New York Knicks head coach Mike Woodson has never exactly been known as an offensive savant; he was, after all, the purveyor of Iso Joe for years in Atlanta. He brought that offense with him to New York last season after taking over for the departed Mike D’Antoni, but this season has seen a drastic change. Woodson’s offense has shown a lot of creativity, especially in its use of off-ball screening and hand-off plays. Notably, Woodson has drawn up some excellent out of bounds plays. His Knicks currently sit 5th in the league in points per play (PPP) after timeouts according to mySynergySports, and yesterday against the Nuggets he showed off just one of many creative sets he has in his arsenal.
The Knicks start the play with JR Smith taking the ball out of bounds, Steve Novak in the near corner, Tyson Chandler on the far block, Jason Kidd on the far wing and Carmelo Anthony at the near elbow. The Nuggets begin in a sort of odd defensive alignment, with point guard Ty Lawson on Novak, Andre Miller on Kidd, Kenneth Faried on Chandler, Danilo Gallinari on Carmelo and Andre Iguodala on Smith, the inbounder. (Note: I say it’s odd because the natural alignment seems to be Lawson on Kidd, Miller on Smith, Gallinari on Novak and Iguodala on Carmelo. Right?) Carmelo initiates the action by flashing from the elbow to the top of the key, where he receives the ball from Smith.
The next step is Chandler flashing from the block to the elbow and receiving the entry pass from Carmelo. This is not unusual for the Knicks this season, as they’ve run plenty of action through an initial pass to Chandler at the elbow and then sending cutters around him, usually looking for a hand-off play.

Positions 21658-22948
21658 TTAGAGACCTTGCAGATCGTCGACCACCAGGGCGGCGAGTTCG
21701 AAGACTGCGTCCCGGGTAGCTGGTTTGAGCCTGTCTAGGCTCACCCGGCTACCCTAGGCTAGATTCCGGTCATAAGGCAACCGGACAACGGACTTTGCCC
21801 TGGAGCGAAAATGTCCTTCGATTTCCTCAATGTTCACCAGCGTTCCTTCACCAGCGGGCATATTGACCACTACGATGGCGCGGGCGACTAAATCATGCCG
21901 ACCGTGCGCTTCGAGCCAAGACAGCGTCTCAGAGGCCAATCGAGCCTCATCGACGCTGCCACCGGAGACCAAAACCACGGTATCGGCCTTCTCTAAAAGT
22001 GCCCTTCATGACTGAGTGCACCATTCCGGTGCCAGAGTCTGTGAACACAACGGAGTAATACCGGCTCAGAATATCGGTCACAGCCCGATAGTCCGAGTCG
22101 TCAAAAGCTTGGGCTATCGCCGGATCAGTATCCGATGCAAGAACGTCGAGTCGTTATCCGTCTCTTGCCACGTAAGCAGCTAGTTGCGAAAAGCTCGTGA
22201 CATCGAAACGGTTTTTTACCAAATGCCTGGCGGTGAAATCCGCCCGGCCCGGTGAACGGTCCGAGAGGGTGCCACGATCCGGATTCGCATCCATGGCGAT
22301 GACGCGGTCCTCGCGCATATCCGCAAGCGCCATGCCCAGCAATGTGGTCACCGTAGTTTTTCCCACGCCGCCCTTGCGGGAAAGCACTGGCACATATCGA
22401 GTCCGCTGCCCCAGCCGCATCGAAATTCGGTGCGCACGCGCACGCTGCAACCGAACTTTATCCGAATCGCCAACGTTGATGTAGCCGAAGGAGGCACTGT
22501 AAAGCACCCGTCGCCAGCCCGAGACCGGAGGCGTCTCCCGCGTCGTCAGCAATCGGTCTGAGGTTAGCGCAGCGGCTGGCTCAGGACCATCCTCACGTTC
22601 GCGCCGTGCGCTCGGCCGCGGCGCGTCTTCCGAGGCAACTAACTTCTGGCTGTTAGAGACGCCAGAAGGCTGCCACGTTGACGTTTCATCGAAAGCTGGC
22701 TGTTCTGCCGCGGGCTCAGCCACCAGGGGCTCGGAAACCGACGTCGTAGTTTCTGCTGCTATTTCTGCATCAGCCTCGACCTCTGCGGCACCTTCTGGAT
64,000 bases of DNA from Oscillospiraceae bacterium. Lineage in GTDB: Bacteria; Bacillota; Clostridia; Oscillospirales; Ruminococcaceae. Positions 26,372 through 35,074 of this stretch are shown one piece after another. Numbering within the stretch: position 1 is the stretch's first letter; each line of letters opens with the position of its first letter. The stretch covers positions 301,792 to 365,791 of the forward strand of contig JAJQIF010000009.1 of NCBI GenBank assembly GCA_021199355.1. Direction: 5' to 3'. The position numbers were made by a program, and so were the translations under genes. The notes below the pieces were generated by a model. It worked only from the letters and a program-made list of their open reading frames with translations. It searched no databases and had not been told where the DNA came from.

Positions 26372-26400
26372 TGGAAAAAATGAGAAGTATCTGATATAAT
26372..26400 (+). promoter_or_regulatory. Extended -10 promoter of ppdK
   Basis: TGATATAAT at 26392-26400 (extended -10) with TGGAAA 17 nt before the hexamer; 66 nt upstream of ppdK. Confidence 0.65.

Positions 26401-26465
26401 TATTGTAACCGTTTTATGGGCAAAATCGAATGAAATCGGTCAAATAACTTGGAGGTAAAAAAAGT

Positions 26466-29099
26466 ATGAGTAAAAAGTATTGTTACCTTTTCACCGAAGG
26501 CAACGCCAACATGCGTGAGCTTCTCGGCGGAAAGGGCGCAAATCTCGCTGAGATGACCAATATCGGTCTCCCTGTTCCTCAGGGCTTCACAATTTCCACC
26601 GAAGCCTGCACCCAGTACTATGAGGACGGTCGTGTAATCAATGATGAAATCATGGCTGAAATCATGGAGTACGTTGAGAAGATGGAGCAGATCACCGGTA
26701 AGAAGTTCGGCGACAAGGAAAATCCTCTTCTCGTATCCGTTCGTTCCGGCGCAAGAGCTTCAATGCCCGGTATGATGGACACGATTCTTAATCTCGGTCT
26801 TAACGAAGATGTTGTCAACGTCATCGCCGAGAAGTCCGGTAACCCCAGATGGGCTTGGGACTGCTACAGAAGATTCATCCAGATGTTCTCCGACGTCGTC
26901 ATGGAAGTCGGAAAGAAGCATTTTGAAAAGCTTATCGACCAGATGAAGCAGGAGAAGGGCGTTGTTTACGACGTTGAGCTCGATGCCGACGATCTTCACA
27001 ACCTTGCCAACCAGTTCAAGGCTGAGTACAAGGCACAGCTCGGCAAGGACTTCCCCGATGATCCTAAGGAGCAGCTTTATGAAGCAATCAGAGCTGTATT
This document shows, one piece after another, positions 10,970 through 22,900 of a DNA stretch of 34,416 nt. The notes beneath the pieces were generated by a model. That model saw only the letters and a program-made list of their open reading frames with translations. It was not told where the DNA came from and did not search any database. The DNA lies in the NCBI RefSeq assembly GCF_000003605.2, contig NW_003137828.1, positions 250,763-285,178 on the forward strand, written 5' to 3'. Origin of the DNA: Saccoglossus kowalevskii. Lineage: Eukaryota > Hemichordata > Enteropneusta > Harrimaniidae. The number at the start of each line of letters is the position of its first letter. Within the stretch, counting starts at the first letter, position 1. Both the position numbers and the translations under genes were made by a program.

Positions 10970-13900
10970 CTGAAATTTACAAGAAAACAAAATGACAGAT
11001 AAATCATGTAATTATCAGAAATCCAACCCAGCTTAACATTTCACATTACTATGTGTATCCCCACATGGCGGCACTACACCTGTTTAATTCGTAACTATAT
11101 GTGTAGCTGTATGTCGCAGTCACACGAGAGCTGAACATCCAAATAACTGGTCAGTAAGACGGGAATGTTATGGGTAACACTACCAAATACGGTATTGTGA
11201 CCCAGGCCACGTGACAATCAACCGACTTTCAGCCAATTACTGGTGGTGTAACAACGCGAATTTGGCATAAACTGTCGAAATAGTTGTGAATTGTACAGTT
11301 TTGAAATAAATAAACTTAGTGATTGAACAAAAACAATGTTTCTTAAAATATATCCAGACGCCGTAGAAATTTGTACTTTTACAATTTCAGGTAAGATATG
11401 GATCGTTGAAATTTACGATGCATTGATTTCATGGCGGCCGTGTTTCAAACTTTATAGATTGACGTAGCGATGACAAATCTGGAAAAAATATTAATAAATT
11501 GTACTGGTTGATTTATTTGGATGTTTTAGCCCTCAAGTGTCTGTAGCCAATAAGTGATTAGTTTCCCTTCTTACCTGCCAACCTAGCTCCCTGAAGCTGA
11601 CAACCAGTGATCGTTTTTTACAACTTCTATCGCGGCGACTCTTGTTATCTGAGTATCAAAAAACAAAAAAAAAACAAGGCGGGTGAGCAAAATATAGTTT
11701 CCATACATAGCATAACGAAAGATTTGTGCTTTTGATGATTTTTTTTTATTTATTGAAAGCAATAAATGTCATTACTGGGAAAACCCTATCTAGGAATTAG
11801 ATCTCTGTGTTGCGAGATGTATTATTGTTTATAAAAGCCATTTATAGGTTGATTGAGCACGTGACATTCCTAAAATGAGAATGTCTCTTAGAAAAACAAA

That’s exactly what happens here. Carmelo runs directly at Chandler to receive a hand-off. This is where the Nuggets begin to get confused, because…
…as Carmelo is coming across to receive the hand-off (and a screen on his man, Gallinari, boxed in black) from Chandler, Kidd starts moving across in opposite direction, ready to get a hand-off of his own. If you look closely, you can see Miller pointing to Gallinari as if calling out for a switch. Miller wants to take Anthony coming off the screen and hopes Gallo will pick up Kidd coming back the other way.
But that’s not what happens. Miller and Gallinari both chase after Carmelo, which sets off a disastrous chain of events for the Nuggets. Because neither Gallo or Miller covers him coming off the hand-off, Kidd is easily able to turn the corner, driving to a point just above the free throw line.
That’s when Faried makes the biggest mistake of all. Rather than trusting that Iguodala could cut off Kidd’s dribble penetration and force a kickout, he momentarily leaves Chandler to take a half-step into Kidd’s driving lane. That gives Chandler enough of a head start to head right past him to the rim, where Kidd hits him with a perfectly timed alley-oop pass.
Usually on this type of action – which really amounts to a modified pick-and-roll when it’s all said and done – teams will have a guard crash into the lane to tag Chandler on his roll to the rim, especially if they know the big man guarding Chandler is going to step into Kidd’s driving lane. Because of all the maneuvering that came before-hand, the most likely candidate for that role here is Lawson (although Miller is closer, he’s been taken out of the play by Anthony, who he drew on the aborted switch with Gallo, which caused Faried to step up, and… well, you get the picture) but there are two problems with that assignment: 1. he has way too much ground to cover coming from the right corner to the left side of the lane; and 2. if he were to crash down far enough to cover Chandler’s roll to the rim, he’d be leaving Novak open for a corner 3, which is almost like giving the Knicks a free three points.
Instead, Lawson stays home, Iguodala cheats off of Smith into the lane only a little bit, Faried comes off Chandler for just an instant, Kidd throws the lob, and Tyson slams it home. It was a beautiful play design by Woodson, and the Knicks executed the play to perfection.